Few writers engage readers in thinking about the meaning of scientific discoveries as well as Elizabeth Kolbert, a staff writer at The New Yorker. Kolbert’s enviable talents, her wit and intelligence, the clarity of her prose, are on full display in The Sixth Extinction, a fascinating and alarming book that examines mass extinctions of life forms, past and present.
The very idea of species extinction is relatively recent. It “finally emerged as a concept, probably not coincidentally, in revolutionary France,” Kolbert writes in an early chapter about the discovery of bones of the American mastodon. Since then, naturalists and scientists have debated the mechanism of mass extinction—do species evolve, so to speak, into extinction, or do they disappear rapidly, catastrophically? (The answer, Kolbert writes with customary wit, is that “as in Tolstoy, every extinction event appears to be unhappy—and fatally so—in its own way.”)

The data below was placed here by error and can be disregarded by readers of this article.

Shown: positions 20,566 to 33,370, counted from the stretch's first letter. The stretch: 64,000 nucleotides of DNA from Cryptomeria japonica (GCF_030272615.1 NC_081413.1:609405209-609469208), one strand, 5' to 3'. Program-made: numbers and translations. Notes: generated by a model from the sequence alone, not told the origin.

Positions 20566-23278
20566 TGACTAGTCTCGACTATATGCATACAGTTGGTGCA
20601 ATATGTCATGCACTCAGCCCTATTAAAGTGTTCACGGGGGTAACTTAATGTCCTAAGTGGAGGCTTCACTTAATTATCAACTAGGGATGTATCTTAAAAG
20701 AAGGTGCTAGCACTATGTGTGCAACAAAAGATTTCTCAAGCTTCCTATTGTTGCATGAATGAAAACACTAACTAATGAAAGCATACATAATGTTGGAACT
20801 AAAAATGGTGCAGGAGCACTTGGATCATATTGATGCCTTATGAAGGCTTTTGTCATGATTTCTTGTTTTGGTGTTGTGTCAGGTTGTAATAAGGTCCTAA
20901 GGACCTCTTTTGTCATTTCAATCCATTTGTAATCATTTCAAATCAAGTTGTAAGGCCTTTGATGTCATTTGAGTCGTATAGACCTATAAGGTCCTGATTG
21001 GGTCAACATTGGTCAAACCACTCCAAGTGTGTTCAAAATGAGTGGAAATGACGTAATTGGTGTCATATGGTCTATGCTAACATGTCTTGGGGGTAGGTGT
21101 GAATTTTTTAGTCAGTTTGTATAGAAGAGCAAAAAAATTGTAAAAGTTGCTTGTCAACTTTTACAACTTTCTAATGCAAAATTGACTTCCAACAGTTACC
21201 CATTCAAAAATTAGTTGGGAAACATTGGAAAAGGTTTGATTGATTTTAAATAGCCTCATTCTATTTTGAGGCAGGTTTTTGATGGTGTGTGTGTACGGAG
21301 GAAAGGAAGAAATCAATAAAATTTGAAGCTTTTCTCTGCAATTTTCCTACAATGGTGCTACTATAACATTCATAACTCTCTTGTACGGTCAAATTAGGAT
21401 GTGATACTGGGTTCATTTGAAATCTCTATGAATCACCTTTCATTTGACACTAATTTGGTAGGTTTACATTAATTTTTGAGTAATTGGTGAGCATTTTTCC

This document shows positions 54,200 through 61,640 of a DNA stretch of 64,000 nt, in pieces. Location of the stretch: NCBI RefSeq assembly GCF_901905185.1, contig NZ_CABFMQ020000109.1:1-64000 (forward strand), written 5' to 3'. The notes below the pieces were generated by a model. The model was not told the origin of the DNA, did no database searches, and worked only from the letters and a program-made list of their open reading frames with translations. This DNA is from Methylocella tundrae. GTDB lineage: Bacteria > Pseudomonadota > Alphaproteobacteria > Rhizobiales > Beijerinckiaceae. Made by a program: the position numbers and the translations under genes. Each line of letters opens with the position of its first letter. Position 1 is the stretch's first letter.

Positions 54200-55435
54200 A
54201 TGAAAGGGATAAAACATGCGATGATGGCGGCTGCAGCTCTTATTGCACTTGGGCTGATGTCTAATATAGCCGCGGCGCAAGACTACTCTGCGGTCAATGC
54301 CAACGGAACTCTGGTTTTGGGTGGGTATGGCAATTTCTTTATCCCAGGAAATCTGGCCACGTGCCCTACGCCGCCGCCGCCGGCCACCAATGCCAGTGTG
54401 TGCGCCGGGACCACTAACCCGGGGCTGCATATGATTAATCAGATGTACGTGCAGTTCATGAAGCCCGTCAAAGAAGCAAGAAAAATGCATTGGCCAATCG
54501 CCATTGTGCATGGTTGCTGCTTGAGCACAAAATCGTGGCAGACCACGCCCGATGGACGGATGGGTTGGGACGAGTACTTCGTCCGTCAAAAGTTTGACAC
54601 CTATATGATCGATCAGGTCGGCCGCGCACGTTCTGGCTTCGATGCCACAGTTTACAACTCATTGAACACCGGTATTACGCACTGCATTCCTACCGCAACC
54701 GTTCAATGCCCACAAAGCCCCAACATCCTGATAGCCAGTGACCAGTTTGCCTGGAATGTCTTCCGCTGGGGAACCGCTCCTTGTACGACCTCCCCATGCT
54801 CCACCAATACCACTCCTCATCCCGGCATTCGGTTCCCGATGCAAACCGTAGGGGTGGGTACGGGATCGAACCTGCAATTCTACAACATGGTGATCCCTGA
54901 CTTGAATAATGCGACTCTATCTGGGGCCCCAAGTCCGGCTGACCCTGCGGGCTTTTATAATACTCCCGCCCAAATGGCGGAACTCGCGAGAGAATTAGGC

In the first half of her book, Kolbert explores these scientific debates by looking at five previous mass extinctions, times when “conditions change so drastically or so suddenly (or so drastically and so suddenly) that evolutionary history counts for little.” Her strategy here and throughout the book is to focus on an emblematic species—the great auk, for example—and build a layered narrative about each mass extinction event.
In the second half of the book, Kolbert focuses on threatened but not-yet-extinct species to make her most telling point: that humans have become a—perhaps the—force of nature, capable of changing the world “faster than species can adapt.”
What our massively disruptive power means, we cannot fully know. But, as Kolbert writes at the end of the book, “Among the many lessons that emerge from the geologic record, perhaps the most sobering is that in life, as in mutual funds, past performance is no guarantee of future results.”
The Sixth Extinction is a must-read for anyone concerned in any way, shape or form about the future of life on planet Earth.